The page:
Together, this would reduce the number of drugs by about 1% over the three decades.

The upcoming loss of patent protection and exclusivity by many key products could put a great deal of financial pressure on pharmaceutical manufacturers to replace those sources of profitability with new medications. In the past, the response to such gaps in revenue streams has consisted of increased investment in development of new products through a combination of R&D and M&A activity. Recent reports in the trade literature suggest that the volume of M&A deals in the first quarter of 2023 are nearly double the first quarter of 2022. Moreover, the average value of a deal more than tripled from the first quarter of 2022 to first quarter 2023.

The state of M&A activity

M&A activity in the prescription drug sector has been consistent with a moderate cyclical pattern in recent years. There have been high levels of M&A activity followed by ebbs in deal making. Recently, high inflation, reduced venture capital activity in the sector, and greater scrutiny of mergers by the Federal Trade Commission have all influenced M&A activity.

In this analysis, we examine patterns in M&A activity between January 2021 and May 2023 to assess any changes in activity patterns. We report on the number of deals, the size of deals, and the types of drugs being developed by the acquired companies with respect to whether they are small molecule or biological products (or both). We also examine the types of diseases the products from acquired firms treat for the purpose of identifying products that target diseases prevalent in older adults (Medicare beneficiaries) versus younger populations.

Data examined

We extracted Pitchbook data on all U.S. pharmaceutical companies that had merged with or been acquired by another pharmaceutical company from January 2021 through May 2023. We measured the timing of each transaction as the date of the deal’s announcement. We supplemented Pitchbook data with a BioPharma Dive dataset that documented pharmaceutical M&As from 2018 through 2023. Together, these extractions resulted in 368 company M&As. One reviewer went through this list and excluded any entries if the companies involved were not engaged in pharmaceutical drug development subject to the FDA regulatory process, if the acquired company was not publicly traded prior to the M&A, or if the acquired company was headquartered outside the U.S. A random sample of these companies was validated by a second reviewer to ensure replicability of findings. If reviewers disagreed, they discussed and resolved any discrepancies. Overall, 82 company transactions met our search criteria. As a further check on how well the sample reflected the industry overall, we compared aggregate M&A spending trends from the sample to the trends reported in the trade literature. They tracked each other closely.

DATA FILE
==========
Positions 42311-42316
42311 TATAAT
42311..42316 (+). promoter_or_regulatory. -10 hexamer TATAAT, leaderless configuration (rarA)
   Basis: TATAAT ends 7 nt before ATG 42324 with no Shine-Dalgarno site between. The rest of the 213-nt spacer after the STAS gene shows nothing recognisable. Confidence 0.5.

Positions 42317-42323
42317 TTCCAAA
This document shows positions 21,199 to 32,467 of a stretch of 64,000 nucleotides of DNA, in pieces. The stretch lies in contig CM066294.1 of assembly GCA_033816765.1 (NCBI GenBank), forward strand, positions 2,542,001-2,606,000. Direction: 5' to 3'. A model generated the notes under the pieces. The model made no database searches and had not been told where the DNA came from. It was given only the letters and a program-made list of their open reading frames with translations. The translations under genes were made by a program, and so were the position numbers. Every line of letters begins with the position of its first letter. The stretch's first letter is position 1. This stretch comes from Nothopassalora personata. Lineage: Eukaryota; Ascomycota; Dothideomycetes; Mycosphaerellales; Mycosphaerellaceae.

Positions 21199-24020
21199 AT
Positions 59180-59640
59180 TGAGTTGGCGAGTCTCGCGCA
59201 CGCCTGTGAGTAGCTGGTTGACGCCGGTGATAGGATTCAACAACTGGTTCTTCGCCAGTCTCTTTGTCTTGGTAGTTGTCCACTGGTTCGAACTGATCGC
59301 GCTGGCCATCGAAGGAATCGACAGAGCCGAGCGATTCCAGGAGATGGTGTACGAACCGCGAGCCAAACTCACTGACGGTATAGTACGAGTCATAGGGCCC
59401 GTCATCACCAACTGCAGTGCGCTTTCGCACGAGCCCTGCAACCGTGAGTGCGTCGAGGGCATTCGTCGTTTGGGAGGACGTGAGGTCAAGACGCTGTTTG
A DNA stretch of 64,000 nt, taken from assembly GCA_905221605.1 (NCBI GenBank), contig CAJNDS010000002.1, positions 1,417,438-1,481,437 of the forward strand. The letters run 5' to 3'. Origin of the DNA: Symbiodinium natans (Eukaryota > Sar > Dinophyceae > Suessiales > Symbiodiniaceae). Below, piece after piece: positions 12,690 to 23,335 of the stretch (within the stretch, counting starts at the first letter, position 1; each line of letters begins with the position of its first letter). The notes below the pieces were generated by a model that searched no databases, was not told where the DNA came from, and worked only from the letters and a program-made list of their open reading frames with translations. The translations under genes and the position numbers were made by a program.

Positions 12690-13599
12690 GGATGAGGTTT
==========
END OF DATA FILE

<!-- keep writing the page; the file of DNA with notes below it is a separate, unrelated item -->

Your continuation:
Using Pitchbook data and online sources, we identified the dollar amount the firm was acquired for. For acquisitions, we then analyzed each acquired firm’s drug development portfolio to identify whether they specialized in small molecule or biologic drugs, whether the drugs they developed treated older adults (particularly in the 65+ year old Medicare population), and whether their pipeline was primarily early or late-stage R&D. For mergers, we underwent a similar process but instead analyzed both companies.

In this process, we assume that any ongoing M&As are equivalent as proxy for investment as are completed M&As. We also treat mergers and acquisitions similarly throughout the process.

Was there a break in M&A activity patterns associated with the IRA enactment?